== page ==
Even Olympic Athletes Have Iron Deficiencies
Middle-distance runner Eilish McColgan is one of 8 million women in the UK who struggles with low iron levels, resulting in fatigue and slow recovery from her races.
Despite this, the 26 year old still managed to smash a PB at this year’s World Athletics Championships. Find out which supplement helped to power her through, what it felt like growing up with sporting parents and why she thinks more young girls should choose running over social media…
Describe a typical day in the life of being an athlete…
I get up and have a big bowl of porridge, berries a banana and some protein powder. I then get out the door for a 5 mile run. On Tuesday and Saturdays – I head to the track instead for a tough interval session.
After training, I make sure I get some food into me as quick as possible in order to aid recovery before taking an afternoon nap. In the evening, I might go to the gym for some stretching, drills, rehab work and core stability before jumping on my cross trainer for 45minutes.
It’s quite unusual for a runner to only run once a day and to cross train quite frequently but I’ve been plagued with injuries throughout my career and so myself and my coach make sensible decisions in order to reduce my injury risk.
After my evening session, I make sure I have a large meal, a lot of carbohydrates and protein alongside some Blueiron in order to make sure my iron stores are topped up. After dinner, I usually chill out with my partner and our dog, watching TV before heading to bed around 11pm. Obviously things are a lot more hectic when I’m in race season – I spend half the year abroad training or racing!
What are your 5 tips for staying healthy in day to day life?
1. Sleep is so important so make sure you’re getting at least 8 hours a day.
2. Running is one of the best ways to keep fit and healthy. It doesn’t cost much to get outdoors and in the fresh air – you only need yourself. It’s a great way to keep fit and free your mind!
3. Cook from fresh. I really do my best to cook everything from scratch – avoiding ready meals and pre-made sauces.
4. Drink water. This is something I often forget myself but it’s amazing the difference keeping hydrated will make. Not only to performance but to your skin also!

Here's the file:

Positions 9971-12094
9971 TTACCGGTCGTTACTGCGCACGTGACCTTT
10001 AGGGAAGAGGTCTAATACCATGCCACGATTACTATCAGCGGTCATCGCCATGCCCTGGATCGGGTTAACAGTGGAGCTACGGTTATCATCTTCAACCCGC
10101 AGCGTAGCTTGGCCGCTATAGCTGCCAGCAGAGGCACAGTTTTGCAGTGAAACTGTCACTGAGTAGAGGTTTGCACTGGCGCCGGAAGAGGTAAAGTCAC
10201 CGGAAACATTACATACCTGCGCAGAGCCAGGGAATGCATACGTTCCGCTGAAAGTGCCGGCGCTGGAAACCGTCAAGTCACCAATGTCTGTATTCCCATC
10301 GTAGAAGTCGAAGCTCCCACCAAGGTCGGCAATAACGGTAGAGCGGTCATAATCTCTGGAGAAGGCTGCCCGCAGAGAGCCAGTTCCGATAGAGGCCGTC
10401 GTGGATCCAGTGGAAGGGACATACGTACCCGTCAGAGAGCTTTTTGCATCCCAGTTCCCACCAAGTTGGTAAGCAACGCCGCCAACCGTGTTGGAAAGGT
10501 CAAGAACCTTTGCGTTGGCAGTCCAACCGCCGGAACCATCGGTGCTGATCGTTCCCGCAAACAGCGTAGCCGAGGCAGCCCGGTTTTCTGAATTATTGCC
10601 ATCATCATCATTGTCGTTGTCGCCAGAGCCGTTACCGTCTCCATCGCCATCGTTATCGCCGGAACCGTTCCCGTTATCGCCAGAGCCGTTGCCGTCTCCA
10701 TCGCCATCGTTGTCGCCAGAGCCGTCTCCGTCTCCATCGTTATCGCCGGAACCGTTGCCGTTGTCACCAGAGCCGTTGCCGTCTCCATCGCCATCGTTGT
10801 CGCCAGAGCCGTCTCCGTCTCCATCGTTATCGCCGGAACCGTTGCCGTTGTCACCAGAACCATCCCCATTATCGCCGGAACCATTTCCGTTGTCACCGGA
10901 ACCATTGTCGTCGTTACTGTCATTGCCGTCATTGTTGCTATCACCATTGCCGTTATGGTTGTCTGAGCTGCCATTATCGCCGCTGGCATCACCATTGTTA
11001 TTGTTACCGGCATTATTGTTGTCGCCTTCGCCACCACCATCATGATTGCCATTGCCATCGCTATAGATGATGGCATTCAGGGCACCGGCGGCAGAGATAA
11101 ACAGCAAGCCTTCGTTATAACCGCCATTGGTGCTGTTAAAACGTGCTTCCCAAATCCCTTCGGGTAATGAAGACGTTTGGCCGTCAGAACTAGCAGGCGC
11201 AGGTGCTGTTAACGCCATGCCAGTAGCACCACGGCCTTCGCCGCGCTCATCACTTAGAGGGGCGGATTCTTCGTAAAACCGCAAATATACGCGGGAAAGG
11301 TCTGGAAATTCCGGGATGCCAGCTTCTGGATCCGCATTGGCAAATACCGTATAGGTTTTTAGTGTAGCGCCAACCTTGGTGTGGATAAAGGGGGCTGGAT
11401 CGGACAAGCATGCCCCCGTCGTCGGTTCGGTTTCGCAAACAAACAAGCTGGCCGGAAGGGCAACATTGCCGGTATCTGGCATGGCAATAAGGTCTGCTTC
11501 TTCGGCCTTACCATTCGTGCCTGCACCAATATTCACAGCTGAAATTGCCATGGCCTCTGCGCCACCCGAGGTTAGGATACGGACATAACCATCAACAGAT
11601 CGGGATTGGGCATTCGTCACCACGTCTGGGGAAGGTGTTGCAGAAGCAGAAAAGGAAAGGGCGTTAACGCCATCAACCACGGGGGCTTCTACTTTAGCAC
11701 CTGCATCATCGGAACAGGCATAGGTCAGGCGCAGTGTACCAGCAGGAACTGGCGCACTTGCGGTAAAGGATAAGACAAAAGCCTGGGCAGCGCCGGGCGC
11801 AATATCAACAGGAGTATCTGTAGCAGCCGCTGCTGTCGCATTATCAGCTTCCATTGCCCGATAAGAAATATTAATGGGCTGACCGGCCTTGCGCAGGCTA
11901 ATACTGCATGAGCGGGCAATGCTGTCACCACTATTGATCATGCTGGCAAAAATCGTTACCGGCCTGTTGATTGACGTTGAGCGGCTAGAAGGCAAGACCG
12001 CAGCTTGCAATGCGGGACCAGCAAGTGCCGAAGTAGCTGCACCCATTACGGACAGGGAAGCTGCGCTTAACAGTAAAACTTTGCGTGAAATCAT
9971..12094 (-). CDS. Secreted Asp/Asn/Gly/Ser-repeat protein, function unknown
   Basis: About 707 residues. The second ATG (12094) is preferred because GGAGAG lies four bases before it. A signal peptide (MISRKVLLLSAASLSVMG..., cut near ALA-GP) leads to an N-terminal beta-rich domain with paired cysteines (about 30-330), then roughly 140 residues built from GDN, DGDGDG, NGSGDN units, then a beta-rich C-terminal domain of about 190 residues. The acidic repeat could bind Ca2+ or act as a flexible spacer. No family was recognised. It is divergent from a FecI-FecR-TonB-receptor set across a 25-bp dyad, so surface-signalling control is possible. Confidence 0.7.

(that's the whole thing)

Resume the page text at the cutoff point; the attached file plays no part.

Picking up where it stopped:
5. Snacks. I always make sure I have loads of good snacks in the house to avoid me craving rubbish! Nuts, granola bars, fruit etc.
Proudest achievement to date?
My European bronze medal indoors this year was my first ever major medal and so certainly one of my proudest achievements. Off the track, I would say my work within schools in order to inspire the next generation to keep fit and healthy!
Most memorable race experience?
It has to be the London 2012 Olympics. It was my first ever major Championship and something I will remember for the rest of my life. 80,000 people cheering for you is something I’ll never forget!
What would you say to young girls to get them off their phones and onto the track?
I do love Instagram but a lot of young girls need to realise that what is posted by celebrities isn’t real. I do try to post quite often and to keep people up to date – it’s a great way to interact with others whom are interested in my sport. Many young girls aren’t interested in sport because it’s deemed to be ‘uncool’ – however, I hope that mindset will slowly start to change.
I’ve had so many amazing opportunities arise through my sport, travelled the world and met some amazing people. I try my best to get that side across as much as I can on social media. But for me the real winning side of sport is the enjoyment you get from seeing yourself improve and get faster. There’s no better feeling in the world, seeing your hard work and effort pay off. Everyone wants to keep in shape and to be healthy – running is the best and easiest way to do so.
Your parents are sporting champions. What effect did this have on you growing up?
I spent a lot of my younger years abroad, travelling to races and tracks all across the world but to us it was pretty normal – I didn’t know any better! I assumed that everyone’s parents went for runs and competed!
It wasn’t until I got to high school that I realised how unusual my upbringing was! I never felt any pressure though – even though my mother was a World Champion – I was never pushed into the sport and used to have a whole range of hobbies before deciding that running was the one I loved the most.
How can more people get into running?
Parkrun is a brilliant addition to our sport and allows people access to running but without the fear of heading down to a track. Perhaps we need something similar on the track to encourage more into the sport.
How do you relax?
I enjoy spending time with my family and especially my partner and our dog. I spend a lot of time abroad and so it’s nice to finally relax at home, watching films all day!
What about guilty pleasures…
I love chocolate so I would definitely say that’s my go to. I’m also obsessed with red velvet cake!
My favourite restaurant is Hakkasan but it’s expensive so we only ever go there for my birthday treat!
If plan A didn’t work – that alphabet has 25 more letters!